Wednesday, July 30, 2014

book review: Nine Months by Paula Bomer

The basics: Nine Months is the story of Brooklyn wife and mom of two Sonia, who finds herself unintentionally and unhappily pregnant with number three. With frustration mounting, Sonia takes off on a cross-country trip alone--and does so many things pregnant women aren't supposed to do.

My thoughts: I've been saving Nine Months to read until I was very, very pregnant. I'm so glad I did because it was fun to live vicariously through Sonia. I'm happily pregnant, of course, but I also really dislike being pregnant. The thought of being pregnant again--ever--terrifies me. I can relate to Sonia's feeling of helplessness, but as real as it is, this novel is also escapist fun. It's fantasy that's firmly planted in reality:
""You’re pregnant. You’re doing a great job. I know it’s hard.” “You don’t know how hard it is. And I’m not doing a ‘great job.’ I haven’t done anything, except fuck you. This is happening to me, don’t you understand? I have nothing to do with it. It’s taking over me. It’s taking over my body and my soul, for God’s sake, like some parasite, like some alien virus.” Tears come to her eyes."
Through her marriage and her children, Sonia has lost something of herself. She's been looking forward to having her youngest in school so she can (finally) return to her art. Another child would hinder those plans; it would also mean their already cramped Brooklyn two-bedroom apartment would become impossible to live in.

There's a rawness and an honesty to both Sonia and Bomer's writing that I loved: "Not for the first time, she hates the fact that she is raising her kids in New York, where people treat their children like a combination between a science and an art project." This novel is wickedly funny in a way that isn't necessarily socially acceptable. It's dark and comical, but it's also firmly grounded in reality:
"The baby’s mouth roots around like a baby bird, unable to grasp on. So Sonia squeezes her nipple and colostrum comes out and the infant’s lips touch the pre-milk milk and then, it works—the baby tries to suck. First slowly, and then, as if something in her wired-for-survival brain clicks, she ferociously latches on to Sonia’s nipple and sucks on her like that’s what she’s been put on this earth to do. Which is, in fact, true. Her daughter is here to suck the life out of her, and leave her for the spent, middle-aged woman she soon will be."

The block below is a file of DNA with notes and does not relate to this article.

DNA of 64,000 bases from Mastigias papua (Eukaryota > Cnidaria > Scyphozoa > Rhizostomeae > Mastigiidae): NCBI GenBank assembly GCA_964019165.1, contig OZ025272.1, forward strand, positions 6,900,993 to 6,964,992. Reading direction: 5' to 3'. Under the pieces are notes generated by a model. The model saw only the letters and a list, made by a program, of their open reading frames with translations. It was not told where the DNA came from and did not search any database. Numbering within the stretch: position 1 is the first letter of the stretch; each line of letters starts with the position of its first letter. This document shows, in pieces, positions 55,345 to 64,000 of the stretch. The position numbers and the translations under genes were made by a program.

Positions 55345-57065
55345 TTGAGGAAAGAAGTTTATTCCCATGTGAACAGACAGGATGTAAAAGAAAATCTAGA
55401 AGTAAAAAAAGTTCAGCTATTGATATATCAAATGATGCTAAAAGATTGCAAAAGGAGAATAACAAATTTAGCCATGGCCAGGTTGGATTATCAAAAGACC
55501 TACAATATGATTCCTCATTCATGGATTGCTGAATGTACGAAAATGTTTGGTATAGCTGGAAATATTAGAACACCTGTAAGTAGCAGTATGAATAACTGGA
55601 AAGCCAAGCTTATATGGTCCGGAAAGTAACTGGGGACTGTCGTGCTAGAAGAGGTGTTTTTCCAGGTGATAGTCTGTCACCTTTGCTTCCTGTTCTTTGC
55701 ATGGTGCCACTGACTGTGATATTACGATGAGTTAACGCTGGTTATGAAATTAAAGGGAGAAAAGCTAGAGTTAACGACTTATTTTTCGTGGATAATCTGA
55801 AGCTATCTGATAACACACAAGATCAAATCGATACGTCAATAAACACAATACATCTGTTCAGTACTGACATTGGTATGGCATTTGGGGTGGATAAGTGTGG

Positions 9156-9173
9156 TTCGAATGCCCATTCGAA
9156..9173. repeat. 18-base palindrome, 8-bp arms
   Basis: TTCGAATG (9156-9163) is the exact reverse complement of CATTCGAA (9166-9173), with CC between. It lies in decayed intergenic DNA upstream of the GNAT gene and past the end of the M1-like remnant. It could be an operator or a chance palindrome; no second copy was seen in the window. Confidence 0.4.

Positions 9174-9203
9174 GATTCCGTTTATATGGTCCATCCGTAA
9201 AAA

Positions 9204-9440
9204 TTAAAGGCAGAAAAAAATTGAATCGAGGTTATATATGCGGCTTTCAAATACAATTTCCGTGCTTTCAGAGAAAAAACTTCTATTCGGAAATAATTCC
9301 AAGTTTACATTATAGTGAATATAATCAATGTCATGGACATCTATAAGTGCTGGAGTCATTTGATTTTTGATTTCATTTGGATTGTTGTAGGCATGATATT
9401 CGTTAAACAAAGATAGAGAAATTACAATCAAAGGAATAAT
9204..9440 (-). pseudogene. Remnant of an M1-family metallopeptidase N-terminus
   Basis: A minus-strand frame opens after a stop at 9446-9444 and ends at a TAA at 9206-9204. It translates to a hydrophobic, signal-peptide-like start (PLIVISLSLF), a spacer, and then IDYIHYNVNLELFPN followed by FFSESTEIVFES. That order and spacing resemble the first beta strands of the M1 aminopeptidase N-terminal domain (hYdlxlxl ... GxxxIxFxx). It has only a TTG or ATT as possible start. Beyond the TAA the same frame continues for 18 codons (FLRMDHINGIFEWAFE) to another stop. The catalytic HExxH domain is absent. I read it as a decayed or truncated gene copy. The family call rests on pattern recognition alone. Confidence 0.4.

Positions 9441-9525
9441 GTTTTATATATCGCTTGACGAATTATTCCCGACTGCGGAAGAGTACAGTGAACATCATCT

The situations Sonia encounters are real, and perhaps her actions are too. For me? I wouldn't have the guts to act as recklessly as she does.

Favorite passage:  "And as much as she feared being a minority in Kensington, she fears even more being literally stranded among people who are supposedly just like her. She’s never felt that anyone was just like her, regardless of skin color or money—it’s just not a dream she could ever buy into. It doesn’t ring any bell for her."

The verdict: I adored Nine Months as much for Sonia's illicit adventures as I did for Bomer's writing. It's a brave novel, and the combination of literary escape and social commentary is a winning one.

Rating: 4.5 out of 5
Length: 265 pages
Publication date: August 21, 2012
Source: library

Convinced? Treat yourself! Buy Nine Months from Amazon (Kindle edition.)

Want more? Visit Paula Bomer's website.

As an affiliate, I receive a small commission when you make a purchase through any of the above links. Thank you for helping to support my book habits that bring more content to this blog!


  1. It sounds like a very interesting book for moms.
    All the best for you in those most difficult weeks of pregnancy! One book that I would recommend you to read before your baby is born is "The happiest baby on the block" by Harvey Karp. If you want to see the ideas of that book in action you can watch a DVD with the same title. I saw that DVD at my birthing class and it helped me a lot with my first baby. I didn't use much of those techniques with my baby #2, because that baby didn't need them. However, you never know the personality of your child before he finally arrives. The book applies to newborn (up to ~3months), that's why I would recommend to read it before the baby is born.

  2. Literary escape AND social commentary is BLISS. It doesn't happen nearly as often.


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